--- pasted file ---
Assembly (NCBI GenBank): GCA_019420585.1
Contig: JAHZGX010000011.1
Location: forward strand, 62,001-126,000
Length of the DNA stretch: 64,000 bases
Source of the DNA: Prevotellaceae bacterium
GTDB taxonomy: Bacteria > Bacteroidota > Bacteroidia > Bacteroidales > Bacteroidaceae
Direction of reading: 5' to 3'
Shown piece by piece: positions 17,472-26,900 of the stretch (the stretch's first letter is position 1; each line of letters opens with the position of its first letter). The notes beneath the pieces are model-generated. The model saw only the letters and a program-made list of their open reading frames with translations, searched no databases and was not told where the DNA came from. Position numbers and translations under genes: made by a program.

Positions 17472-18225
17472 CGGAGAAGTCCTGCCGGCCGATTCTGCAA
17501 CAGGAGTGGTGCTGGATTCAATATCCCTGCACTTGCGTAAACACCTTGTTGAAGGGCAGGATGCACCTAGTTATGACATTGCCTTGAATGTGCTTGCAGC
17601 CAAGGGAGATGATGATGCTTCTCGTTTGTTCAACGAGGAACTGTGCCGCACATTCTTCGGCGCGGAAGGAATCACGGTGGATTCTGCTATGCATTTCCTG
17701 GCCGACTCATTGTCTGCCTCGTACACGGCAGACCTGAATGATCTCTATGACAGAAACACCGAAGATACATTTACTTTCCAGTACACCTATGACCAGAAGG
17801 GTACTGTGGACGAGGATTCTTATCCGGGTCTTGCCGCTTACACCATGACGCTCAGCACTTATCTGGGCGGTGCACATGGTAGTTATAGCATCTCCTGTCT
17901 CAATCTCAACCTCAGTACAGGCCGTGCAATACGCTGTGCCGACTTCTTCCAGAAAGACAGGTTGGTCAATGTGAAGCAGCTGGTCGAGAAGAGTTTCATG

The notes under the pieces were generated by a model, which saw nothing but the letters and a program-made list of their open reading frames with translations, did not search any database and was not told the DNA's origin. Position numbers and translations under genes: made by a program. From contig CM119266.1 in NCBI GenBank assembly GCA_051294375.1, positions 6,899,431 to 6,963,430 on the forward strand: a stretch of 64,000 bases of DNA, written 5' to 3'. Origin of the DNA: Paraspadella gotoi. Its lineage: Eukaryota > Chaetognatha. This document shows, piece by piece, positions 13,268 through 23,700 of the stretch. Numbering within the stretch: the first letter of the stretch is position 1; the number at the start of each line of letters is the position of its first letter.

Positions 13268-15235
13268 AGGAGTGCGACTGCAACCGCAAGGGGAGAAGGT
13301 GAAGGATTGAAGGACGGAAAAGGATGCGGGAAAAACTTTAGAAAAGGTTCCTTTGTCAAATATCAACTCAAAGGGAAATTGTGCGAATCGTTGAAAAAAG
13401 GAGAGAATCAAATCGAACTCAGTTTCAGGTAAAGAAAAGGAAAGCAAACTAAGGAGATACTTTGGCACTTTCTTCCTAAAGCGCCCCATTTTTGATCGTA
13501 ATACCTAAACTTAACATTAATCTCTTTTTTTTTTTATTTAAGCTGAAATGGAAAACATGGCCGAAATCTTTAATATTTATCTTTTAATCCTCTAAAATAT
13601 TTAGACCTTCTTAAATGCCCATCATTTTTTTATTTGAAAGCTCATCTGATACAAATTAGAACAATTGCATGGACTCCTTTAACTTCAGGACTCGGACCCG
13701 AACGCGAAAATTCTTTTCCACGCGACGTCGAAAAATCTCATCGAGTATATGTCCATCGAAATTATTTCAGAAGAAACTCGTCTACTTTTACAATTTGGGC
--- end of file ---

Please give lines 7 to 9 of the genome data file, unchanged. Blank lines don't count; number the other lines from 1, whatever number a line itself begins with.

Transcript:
Direction of reading: 5' to 3'
Shown piece by piece: positions 17,472-26,900 of the stretch (the stretch's first letter is position 1; each line of letters opens with the position of its first letter). The notes beneath the pieces are model-generated. The model saw only the letters and a program-made list of their open reading frames with translations, searched no databases and was not told where the DNA came from. Position numbers and translations under genes: made by a program.

Positions 17472-18225